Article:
Discover more from WiFi Money
How to Start an Ecommerce Business on a Budget
Today’s post is a long and exciting guest post from. She details how her and started biöm with their flagship product NoBS.
Starting an ecommerce brand on a budget is way more simple than you might think.
Basically, it comes down to four steps:
Set up an online store
Make the sale
??? (we’ll get to my biggest mistakes at the end)
Profit (just kidding, if you do this right, you’ll really be funneling profits back into more inventory and scale)
Keep reading for a full step-by-step explanation how my partner, @BowTiedGatorDDS, and I built an ecommerce brand from inception to profit before our product even got to the very first customer.
Listen to me clearly: anybody can do this.
1. The Product
If this is your first ecommerce business, you should not be trying to invent the wheel. Instead, figure out what people are already asking for.
For example, Gator was being hounded by requests for toothpaste, and I couldn’t go a week without being asked when I was launching a skincare line.
When your audience is asking for it, you have a better understanding of demand than trying to innovate right off the bat.
1.1 Being Open Minded about Your Product
Gator and I did not initially set out to make toothpaste tablets. In fact, we had a general formula in mind, but of course, nothing works exactly right in the lab as it does on paper.
We eventually settled on toothpaste tablets because we realized we could order smaller MoQs (Minimum Order Quantity) and we had stronger control over the ingredients that went into our product.
So, throughout the product development process, keep an open mind about what the end product will be and constantly ask yourself:
“What could we be doing better? If we change X, how will that affect Y?”
Depending on the product, you’ll need to find the right manufacturer for your needs. Some questions to keep in mind are:
Does this product need to be made in America?
Can I manufacture this product cheaper overseas?
If so, will it compromise the integrity of the ingredients or cheapen the brand?
Since this is my first ecommerce business, I wasn’t initially aware that the price quoted to you by a manufacturer is not the true, final unit cost.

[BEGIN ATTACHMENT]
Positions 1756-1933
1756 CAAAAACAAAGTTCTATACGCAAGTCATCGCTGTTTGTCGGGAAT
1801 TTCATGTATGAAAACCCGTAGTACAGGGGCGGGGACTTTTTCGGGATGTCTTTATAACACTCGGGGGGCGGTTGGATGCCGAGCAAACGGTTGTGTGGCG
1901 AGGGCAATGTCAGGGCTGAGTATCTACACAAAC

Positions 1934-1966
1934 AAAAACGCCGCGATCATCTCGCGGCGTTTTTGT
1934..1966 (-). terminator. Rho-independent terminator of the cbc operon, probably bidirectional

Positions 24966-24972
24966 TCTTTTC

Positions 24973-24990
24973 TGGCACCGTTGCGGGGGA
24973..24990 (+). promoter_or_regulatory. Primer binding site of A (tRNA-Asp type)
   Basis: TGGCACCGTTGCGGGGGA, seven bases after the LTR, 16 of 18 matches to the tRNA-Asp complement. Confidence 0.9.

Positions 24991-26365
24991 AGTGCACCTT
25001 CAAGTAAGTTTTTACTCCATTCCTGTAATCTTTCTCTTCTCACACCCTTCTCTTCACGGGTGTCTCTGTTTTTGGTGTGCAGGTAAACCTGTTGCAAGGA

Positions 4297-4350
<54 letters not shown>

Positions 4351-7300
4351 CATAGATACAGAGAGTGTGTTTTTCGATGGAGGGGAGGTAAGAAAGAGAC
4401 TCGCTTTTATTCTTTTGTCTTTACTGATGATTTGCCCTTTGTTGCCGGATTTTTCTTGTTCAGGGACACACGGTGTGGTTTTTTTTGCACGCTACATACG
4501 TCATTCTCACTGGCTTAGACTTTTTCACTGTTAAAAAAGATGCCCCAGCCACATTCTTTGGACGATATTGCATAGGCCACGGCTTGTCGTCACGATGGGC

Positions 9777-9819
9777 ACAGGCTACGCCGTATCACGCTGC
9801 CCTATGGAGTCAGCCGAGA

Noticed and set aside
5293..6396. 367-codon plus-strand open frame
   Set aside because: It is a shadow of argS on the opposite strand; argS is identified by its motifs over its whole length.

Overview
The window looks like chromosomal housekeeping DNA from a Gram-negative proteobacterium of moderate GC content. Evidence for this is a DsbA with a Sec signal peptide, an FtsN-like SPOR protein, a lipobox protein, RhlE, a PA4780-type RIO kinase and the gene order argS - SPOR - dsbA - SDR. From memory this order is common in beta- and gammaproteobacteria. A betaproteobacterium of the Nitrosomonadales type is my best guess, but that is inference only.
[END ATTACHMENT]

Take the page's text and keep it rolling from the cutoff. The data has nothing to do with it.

You also need to consider the cost of freight, packaging, fulfillment, and shipping.
For example: if you can get your product made for $10k in China but freight (ie. shipping to the United States) costs $3k, it may end up being more cost effective to choose a manufacturer for $12 in America.
1.2.1 Manufacturing Resources
Some resources that we used included:
It is unlikely that the very first prototype of your product will be the right one to take to market.
Gator and I went through multiple rounds of formulation until we settled on one that fulfilled all of our requirements:
An effective concentration of nano hydroxyapatite
Minimal unnecessary preservatives and a clean ingredient list
Refreshing mint flavor and aftertaste
Easily dissolvable without crumbling
Fair warning: this process will take much longer than you expect. As a first time ecom brand owner, I wasn’t expecting such an iterative process.
Depending on the nature of the product you’re making, all timelines you build for launching your product should factor in 1-3 months for development.
Because we were ballin’ on a budget, Gator designed the original packaging:
Not exactly ideal, but we got the job done.
Both the beautiful (if I do say so myself) green mailer boxes and original NOBS labels were designed on late night phone calls while the two of us were trying to figure out what in the heck we were going to do with this brand.
You see, the name of the game in execution is speed. By doing the design work in house for the first go-around, we saved on both time and upfront cost.
Since then, we have expanded and our product range and outsourced our design work to BowTiedApollo:
This branding is beautiful, and it makes people want to post about our products.
Granted, the products themselves are phenomenal and meticulously designed to be the most effective on the market already, but the average consumer doesn’t know that!
This is a confusion I often see people run into.
You see, consumer decisions are rarely about the value of a product in and of itself.
Consumer decisions are made based on the perceived value of a product.
Beautiful packaging and cohesive branding will pay dividends for biöm down the line.
2. The Website
As evidenced by the first NOBS labels, Gator and I are not artists.
We had to get the website up and running as quickly as possible, so we were running on barebones design and relying on our copy skills to sell the product.
2.1 The Copy
I spent hours drafting and editing our copy by asking myself questions like: